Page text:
I have a browser-based application that I'd like to transform into a "normal" desktop application.
My situation is fairly unique, but here's my motivation:
- My app is already web-based (using HTML, CSS, TypeScript, with a corresponding HTTP API that's deployed to Netlify Functions), and I don't want to rewrite any of my code
- I'm planning to use a distribution service that's based on plain old desktop executables (this is probably an unusual requirement)
Some more typical reasons for porting from web to desktop might be:
- Wanting to take advantage of libraries, devices, or system APIs that aren't available in the browser
- Wanting to integrate with native code that (probably due to performance) won't be ported to WebAssembly
- Electron (the most popular desktop framework for web technologies) produces large binaries (100+ MB) that use a lot of memory (due to bundling an entire browser engine within each application, presumably to ensure consistency across devices)
- This also means that copyright notices for a huge number of open source libraries Chromium uses must be included
- These frameworks typically have their own unique build processes, which adds additional complexity as compared to building a desktop app "the normal way"
My research turned up the following relevant frameworks:
And here is my uneducated, subjective comparison (all of these frameworks currently support Windows, Linux, and macOS, with Tauri planning to eventually support iOS and Android):
|Electron||Chromium||Stable||Many (via Chromium)||VS Code, Slack, Discord|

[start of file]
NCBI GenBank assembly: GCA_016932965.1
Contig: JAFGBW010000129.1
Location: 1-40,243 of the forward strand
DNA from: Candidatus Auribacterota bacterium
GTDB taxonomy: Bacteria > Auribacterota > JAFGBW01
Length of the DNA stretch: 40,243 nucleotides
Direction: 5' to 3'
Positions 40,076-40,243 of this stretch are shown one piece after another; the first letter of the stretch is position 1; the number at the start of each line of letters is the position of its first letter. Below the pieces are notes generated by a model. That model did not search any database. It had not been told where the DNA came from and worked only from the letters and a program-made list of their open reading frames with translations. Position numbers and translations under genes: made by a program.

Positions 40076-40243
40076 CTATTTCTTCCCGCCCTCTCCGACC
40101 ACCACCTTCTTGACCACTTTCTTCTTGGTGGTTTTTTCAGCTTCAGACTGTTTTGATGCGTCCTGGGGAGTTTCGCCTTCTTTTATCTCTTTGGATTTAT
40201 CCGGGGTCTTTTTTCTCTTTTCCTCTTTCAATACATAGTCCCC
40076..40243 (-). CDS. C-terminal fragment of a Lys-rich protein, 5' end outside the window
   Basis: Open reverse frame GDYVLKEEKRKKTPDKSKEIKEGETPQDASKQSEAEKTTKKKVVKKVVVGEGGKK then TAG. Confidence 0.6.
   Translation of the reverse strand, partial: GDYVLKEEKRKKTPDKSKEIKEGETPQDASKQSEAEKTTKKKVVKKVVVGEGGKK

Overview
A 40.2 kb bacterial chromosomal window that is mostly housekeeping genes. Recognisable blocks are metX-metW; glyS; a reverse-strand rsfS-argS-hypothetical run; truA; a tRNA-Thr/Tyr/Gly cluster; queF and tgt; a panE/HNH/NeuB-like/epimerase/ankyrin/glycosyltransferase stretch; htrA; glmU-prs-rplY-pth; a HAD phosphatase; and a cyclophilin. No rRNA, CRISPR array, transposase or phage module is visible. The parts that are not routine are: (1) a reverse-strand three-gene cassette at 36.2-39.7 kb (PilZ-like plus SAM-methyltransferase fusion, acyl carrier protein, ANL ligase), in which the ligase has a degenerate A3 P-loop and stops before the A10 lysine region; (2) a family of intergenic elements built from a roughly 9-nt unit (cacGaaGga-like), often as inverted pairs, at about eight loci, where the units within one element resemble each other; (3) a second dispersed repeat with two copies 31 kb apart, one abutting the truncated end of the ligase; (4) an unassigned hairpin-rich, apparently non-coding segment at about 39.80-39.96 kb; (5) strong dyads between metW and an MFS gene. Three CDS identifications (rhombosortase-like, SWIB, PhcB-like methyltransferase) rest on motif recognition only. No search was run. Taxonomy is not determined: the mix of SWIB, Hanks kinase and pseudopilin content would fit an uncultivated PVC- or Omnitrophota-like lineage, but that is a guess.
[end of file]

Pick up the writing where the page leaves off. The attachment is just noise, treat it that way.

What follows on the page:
|NW.js||Chromium||?||Many (via Chromium)||?|
Note that I'm ignoring native code interop because it's not relevant to me, but I believe NW.js uses Node and Tauri uses Rust.
For my purposes:
- I only need to support Windows (at least initially)
- I may not need desktop integration or native code
- I'd like to produce a minimal binary package (i.e. I don't want to bundle an entire browser runtime if I don't have to)
Based on that last requirement, Tauri (or maybe Neutralinojs) seemed like the best match, but I had concerns about reliability:
- Tauri is built on WebView2, which is installed separately from the operating system (so not all Windows computers will have it installed)
- Tauri's bundler produces installers on Windows that apparently don't clearly communicate this requirement, possibly leading to broken installs
- This also means that installation inherits the WebView2 runtime's need for elevated privileges (avoidable by distributing the runtime as well, but that's basically Electron at that point)
- Obviously, if I want to later expand to Linux and/or macOS (where Tauri uses WebKit) I might run into incompatibilities (although I haven't heard of any with the web version of my app)
Taken as a whole (and given that WebView2 is relatively new), unless I have some way to ensure the WebView2 runtime will be present, I will likely end up using Electron, despite my reservations around download size and efficiency. At least in my case, there are some mitigating factors:
- This isn't an app I expect users to have open all the time (so memory usage is less of a concern)
- There is a simple fallback for anyone who wants to avoid a large download: just use the web version!
This isn't the answer I had hoped for, but I'm trying to be pragmatic. Hopefully in the future WebView2 will be installed by default and I can switch to something more lightweight like Tauri.